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  • Hello.

  • Today I'm going to be talking to you about a new technology that's affecting famous people.

  • - Remember when Obama called Trump a dipshit? -"Complete dipshit."

  • Or the time Kim Kardashian rapped, "Because I'm always half naked"?

  • Or when Arnold Schwarzenegger impersonated himself?

  • "Get out of there! There's a bomb in there! Get out!"

  • Deepfake. Deepfake. Deepfake.

  • You gotta be kidding!

  • This is a deepfake, too.

  • I'm not Adele.

  • But I am an expert in online manipulation.

  • So deepfakes is a term that is used to describe video or audio files that have been created using artificial intelligence.

  • My favorite is probably Lisa Vanderpump.

  • It started as a very basic face-swapping technology.

  • And now it's turned into film-level CGI.

  • There's been this huge explosion of, "Oh my goodness, we can't trust anything."

  • Yes, deepfakes are eerily dystopian.

  • And they're only going to get more realistic and cheaper to make.

  • But the panic around them is overblown.

  • In fact, the alarmist hype is possibly more dangerous than the technology itself.

  • Let me break this down.

  • First, what everyone is freaking out about is actually not new.

  • It's a much older phenomenon that I like to call the weaponization of context or shallowfakes with Photoshop and video editing software.

  • "There's so many needs . . ."

  • How about the time Nancy Pelosi appeared to be drunk while giving a speech?

  • "But you never know."

  • "with this president of the United States."

  • Turns out that video was just slowed down at 75%.

  • "It was very, very strange."

  • You can have a really simplistic piece of misleading content that can do huge damage.

  • For example, in the lead-up to the midterms, we saw lots of imagery around this caravan of people who were moving towards the U.S.

  • This photo was shared with captions demonizing the so-called migrant caravan at the U.S.-Mexico border in 2018.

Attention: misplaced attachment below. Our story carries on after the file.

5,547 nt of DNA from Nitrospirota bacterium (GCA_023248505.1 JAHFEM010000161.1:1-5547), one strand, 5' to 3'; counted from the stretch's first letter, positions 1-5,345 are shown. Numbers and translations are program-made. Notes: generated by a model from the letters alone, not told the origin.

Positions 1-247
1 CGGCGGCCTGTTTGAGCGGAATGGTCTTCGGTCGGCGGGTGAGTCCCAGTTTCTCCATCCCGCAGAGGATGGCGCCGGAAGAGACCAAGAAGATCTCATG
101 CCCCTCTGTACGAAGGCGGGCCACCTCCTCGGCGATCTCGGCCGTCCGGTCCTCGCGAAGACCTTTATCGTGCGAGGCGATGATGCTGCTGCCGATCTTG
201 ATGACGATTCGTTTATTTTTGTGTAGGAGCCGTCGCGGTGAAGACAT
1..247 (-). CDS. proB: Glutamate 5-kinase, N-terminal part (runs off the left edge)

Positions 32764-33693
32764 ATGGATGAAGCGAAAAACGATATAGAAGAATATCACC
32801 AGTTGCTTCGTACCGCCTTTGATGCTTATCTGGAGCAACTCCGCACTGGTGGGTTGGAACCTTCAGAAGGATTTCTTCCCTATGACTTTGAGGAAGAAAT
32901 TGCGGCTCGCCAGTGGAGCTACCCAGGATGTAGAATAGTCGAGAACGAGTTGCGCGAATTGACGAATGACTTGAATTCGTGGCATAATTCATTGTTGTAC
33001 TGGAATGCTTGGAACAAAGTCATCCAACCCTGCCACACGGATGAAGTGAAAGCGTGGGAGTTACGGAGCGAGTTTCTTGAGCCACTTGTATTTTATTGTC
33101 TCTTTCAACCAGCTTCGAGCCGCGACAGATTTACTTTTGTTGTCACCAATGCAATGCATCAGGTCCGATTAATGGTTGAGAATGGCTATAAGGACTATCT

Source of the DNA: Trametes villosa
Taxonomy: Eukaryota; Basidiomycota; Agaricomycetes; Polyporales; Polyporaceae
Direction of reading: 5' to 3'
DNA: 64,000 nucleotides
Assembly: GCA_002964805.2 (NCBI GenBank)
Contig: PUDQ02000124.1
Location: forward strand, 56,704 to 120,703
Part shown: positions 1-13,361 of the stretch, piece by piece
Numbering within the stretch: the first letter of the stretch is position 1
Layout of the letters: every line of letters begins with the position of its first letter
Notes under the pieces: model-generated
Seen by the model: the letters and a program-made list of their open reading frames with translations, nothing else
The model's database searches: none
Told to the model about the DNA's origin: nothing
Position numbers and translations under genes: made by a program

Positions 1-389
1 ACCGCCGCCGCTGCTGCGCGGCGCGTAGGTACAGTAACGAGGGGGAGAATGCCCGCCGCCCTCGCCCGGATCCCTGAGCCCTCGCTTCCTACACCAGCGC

• But a reverse image search showed it was actually Pakistani refugees in Greece.

  • You don't need deepfakes' A.I. technology to manipulate emotions or to spread misinformation.

  • This brings me to my second point.

  • What we should be really worried about is the liar's dividend.

  • The lies and actions people will get away with by exploiting widespread skepticism to their own advantage.

  • So, remember the "Access Hollywood" tape that emerged a few weeks before the 2016 election?

  • "When you're a star, they let you do it."

  • "You can do anything."

  • Around that time, Trump apologized, but then more recently he's actually said, I'm not sure if I actually said that.

  • When anything can be fake, it becomes much easier for the guilty to dismiss the truth as fake.

  • What really keeps me awake at night is less the technology.

  • It's how we as a society respond to the idea that we can't trust what we see or what we hear.

  • So if we are fearmongering, if we are hyperbolic, if we are waving our hands in the air, that itself can be part of the problem.

  • You can see where this road leads.

  • As public trust in institutions like the media, education and elections dwindles, then democracy itself becomes unsustainable.

  • The way that we respond to this serious issue is critical.

  • Partly this is the platforms thinking very seriously about what they do with this type of content, how they label this kind of content.

  • Partly is the public recognizing their own responsibility.

  • And if you don't know 100%, hand on heart, "This is true," please don't share, because it's not worth the risk.


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B1 US TheNewYorkTimes deepfakes technology caravan content trust

Deepfakes: Is This Video Even Real? | NYT Opinion

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    Mackenzie posted on 2019/08/31
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